Independent contractor contracts may be used for any type of work in which a freelance professional is hired for a period of time to complete a task. These documents help to protect both the hiring party as well as the independent contractor, and ensure that the specifications of the project are spelled out ahead of time. Generally, independent contractor contracts specify the nature of the project, the amount of time it is expected to complete, and the estimated charges for the project. Additional information, such as nondisclosure agreements or cancellation clauses, may also be part of these contracts.
To begin, independent contractor contracts will specify the name of the business or individual hiring the freelancer, as well as the name and contact information of the independent freelancer. The date that the contract begins will also be specified, followed by a description of the job or project for which the independent contractor is being hired. The specificity of this job description can vary depending on its extent and how concerned the company or the contractor is that the work will be completed as specified. It should at least specify the minimum requirements for the project.
The agreed-upon payment for the job or project should also be specified in independent contractor contracts. This may change if the project takes longer than anticipated or additional expenses come up, but it is important that the payment terms and conditions are specified. The time at which payments will be made, such as biweekly or monthly, should be specified as well. This will help to avoid confusions or problems, and ensure the work on the project can continue smoothly without any interruptions due to nonpayment.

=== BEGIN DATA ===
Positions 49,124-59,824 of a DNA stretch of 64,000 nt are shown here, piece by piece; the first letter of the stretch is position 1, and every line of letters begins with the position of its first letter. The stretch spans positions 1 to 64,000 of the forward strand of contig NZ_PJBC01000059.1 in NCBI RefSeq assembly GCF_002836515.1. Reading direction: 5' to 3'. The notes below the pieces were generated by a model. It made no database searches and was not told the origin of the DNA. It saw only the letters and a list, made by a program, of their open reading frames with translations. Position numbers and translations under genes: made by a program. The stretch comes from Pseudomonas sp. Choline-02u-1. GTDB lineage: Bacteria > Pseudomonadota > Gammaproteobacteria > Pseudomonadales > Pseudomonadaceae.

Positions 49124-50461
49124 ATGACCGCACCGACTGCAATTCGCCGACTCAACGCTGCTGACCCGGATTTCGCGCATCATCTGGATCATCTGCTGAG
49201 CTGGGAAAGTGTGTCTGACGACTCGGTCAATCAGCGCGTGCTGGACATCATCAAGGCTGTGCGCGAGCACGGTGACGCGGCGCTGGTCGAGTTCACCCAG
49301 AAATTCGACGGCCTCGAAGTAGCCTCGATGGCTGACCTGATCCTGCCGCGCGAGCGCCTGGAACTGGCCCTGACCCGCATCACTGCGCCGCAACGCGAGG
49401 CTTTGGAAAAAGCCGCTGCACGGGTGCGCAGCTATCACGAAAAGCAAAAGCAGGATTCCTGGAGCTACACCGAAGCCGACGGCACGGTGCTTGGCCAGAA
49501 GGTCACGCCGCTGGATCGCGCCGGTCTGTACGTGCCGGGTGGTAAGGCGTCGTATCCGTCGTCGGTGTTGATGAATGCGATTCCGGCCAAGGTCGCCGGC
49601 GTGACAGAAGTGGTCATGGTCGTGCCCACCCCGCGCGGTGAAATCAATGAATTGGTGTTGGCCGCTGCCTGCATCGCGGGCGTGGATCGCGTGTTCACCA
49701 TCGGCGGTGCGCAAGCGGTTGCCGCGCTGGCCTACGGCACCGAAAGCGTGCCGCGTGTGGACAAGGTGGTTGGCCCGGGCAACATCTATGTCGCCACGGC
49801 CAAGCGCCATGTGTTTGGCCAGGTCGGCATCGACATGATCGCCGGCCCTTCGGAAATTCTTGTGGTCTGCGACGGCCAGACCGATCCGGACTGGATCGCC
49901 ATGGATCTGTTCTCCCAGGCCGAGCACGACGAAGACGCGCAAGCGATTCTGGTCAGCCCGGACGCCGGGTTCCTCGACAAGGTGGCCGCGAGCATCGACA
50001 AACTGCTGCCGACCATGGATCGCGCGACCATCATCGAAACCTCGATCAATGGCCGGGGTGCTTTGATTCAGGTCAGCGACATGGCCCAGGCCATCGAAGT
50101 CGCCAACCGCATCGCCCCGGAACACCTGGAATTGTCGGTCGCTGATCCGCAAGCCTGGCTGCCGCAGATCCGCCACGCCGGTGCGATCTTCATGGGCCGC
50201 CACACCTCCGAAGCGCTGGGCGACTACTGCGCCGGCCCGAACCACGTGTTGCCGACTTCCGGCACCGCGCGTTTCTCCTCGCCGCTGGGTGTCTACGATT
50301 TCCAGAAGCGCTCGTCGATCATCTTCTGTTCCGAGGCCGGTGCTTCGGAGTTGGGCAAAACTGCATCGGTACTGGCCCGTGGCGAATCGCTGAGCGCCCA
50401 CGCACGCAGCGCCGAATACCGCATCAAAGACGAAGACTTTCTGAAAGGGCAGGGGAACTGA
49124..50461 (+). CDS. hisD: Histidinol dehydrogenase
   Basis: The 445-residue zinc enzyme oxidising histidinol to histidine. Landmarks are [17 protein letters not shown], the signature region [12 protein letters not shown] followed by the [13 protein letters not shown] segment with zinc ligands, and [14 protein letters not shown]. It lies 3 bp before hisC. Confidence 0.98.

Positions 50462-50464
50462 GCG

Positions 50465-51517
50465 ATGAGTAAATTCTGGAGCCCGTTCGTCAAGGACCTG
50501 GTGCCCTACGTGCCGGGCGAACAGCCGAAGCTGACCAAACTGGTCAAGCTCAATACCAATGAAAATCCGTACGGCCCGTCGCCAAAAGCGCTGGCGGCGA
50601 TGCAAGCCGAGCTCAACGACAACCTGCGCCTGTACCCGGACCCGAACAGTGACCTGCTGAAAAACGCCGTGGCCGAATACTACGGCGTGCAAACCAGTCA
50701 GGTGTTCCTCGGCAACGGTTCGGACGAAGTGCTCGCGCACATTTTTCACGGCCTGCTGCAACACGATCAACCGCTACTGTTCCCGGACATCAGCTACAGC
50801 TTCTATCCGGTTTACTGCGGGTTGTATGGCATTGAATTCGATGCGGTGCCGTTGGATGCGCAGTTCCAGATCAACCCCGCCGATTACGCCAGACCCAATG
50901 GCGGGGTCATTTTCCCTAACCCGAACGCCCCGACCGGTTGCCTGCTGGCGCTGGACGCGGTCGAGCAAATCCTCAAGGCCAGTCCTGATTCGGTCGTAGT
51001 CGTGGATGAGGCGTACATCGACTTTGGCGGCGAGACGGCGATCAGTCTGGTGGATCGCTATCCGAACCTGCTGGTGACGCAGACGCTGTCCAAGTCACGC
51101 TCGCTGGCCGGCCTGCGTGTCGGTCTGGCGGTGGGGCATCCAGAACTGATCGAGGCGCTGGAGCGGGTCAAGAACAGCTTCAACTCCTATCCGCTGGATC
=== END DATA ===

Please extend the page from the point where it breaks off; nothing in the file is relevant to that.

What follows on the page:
The terms by which the agreement may be broken should also be included in independent contractor contracts. Generally, the employer and the employee may terminate the contract for any reason if it is specified in the original written document, though it may require a certain payment of funds in some cases. These clauses help to protect both the employer and the contractor to ensure that if the job is not working out, they are free to seek help elsewhere. Anyone especially concerned about what is included or not included in a contract, especially for large projects, may want to go over it with a lawyer just to be sure it is acceptable before signing it. It may even be helpful to search online for sample contracts to get ideas of what should be included.